The heat has been so oppressive that our men have hardly felt able to drill. Last evening we had a fine Southern shower. The sky suddenly darkened, a powerful gust of wind which lasted a few moments and then the rain came down in torrents, filling the ditches and flooding those tents which had not been surrounded by trenches. The tents at first did not shed rain, and the men slept in rather damp berths. This is an inconvenience comparatively small, to others we have been obliged to suffer, such as the use of impure water, too warm to be fit to drink; sleeping on pebbly ground without straw, irregular and short rations etc, etc. There’s considerable sickness in the Regiment. Private Siezor of Co. A was taken quite sick last night with cramps, headache and severe pain in his back and sides. The Hospital stores have been quite incomplete, and hunger adds misery to the lot of those unfortunate fellows in the hospital. Knaggs of Co. A is slowly regaining strength by aid of chicken broth and such other comforts as the kindness of his comrades can procure for him. There are probably a dozen others of our Co. who are on the sick list but have kept out of the hospital.
Private A.B. Parsons of Co. C was buried yesterday. Private Wm. Hucksford of Co. D who injured his spine when bathing at Harrisburg is dead. Private Rouse of Co. K who was left at Harrisburg Hospital, on account of injuries he received by falling from the cars the morning after we left Elmirs, cannot live, so the Surgeon informed us yesterday. Privates Gravit and Cisco are discharged on account of their health, and will be sent home to Monroe this week.
Col. Woodbury sent in a requisition for blank cartridges yesterday but was told there were none to be had. We shall be furnished with a few rounds of ball cartridges today for target practice.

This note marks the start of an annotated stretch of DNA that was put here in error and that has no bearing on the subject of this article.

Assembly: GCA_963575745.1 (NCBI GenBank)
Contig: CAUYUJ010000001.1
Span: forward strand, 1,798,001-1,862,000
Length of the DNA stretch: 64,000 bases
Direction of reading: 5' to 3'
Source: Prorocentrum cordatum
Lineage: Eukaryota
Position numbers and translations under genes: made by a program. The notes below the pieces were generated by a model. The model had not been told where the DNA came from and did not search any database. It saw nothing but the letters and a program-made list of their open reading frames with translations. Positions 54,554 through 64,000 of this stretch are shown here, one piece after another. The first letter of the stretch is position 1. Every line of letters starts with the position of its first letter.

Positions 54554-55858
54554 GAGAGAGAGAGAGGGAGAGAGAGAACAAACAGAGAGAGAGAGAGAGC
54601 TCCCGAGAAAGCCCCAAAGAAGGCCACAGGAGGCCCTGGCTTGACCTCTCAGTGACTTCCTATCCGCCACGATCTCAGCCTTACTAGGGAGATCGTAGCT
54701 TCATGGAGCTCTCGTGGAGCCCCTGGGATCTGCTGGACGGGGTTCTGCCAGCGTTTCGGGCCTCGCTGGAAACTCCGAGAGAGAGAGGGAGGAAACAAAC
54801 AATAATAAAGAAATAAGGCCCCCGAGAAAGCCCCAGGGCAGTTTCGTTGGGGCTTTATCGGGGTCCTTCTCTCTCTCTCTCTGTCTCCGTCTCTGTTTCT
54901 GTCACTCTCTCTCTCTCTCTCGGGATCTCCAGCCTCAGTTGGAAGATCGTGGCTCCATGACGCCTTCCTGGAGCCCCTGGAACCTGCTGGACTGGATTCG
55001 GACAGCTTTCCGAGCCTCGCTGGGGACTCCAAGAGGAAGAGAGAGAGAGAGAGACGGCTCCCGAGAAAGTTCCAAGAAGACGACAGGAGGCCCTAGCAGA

There are a great many letters written in the Regiment. The Chaplain, our Post Master, says the number of letters sent out each week is about 3000. The Sutlers of our Regiment are doing a large business, the men improving the first opportunity to realize on their labor, by purchasing lemons, herring, raisins, sugar, cigars, etc, etc. Probably from $100 to $200 of such stuff is sold every day here. The Sutler issues 5c and 10c checks, which are used as currency by the soldiers.
We shall probably leave here as soon as we are fully equipped and furnished with ammunition. I think we shall leave in a week or ten days for some point in Virginia.
(A late letter from Captain Luce mentions that as the boys are learning to cook, they are now faring better than at first. We have no doubt that much of the poor fare of which the boys complain has been attributable to a lack of knowledge in this respect—Ed Cox)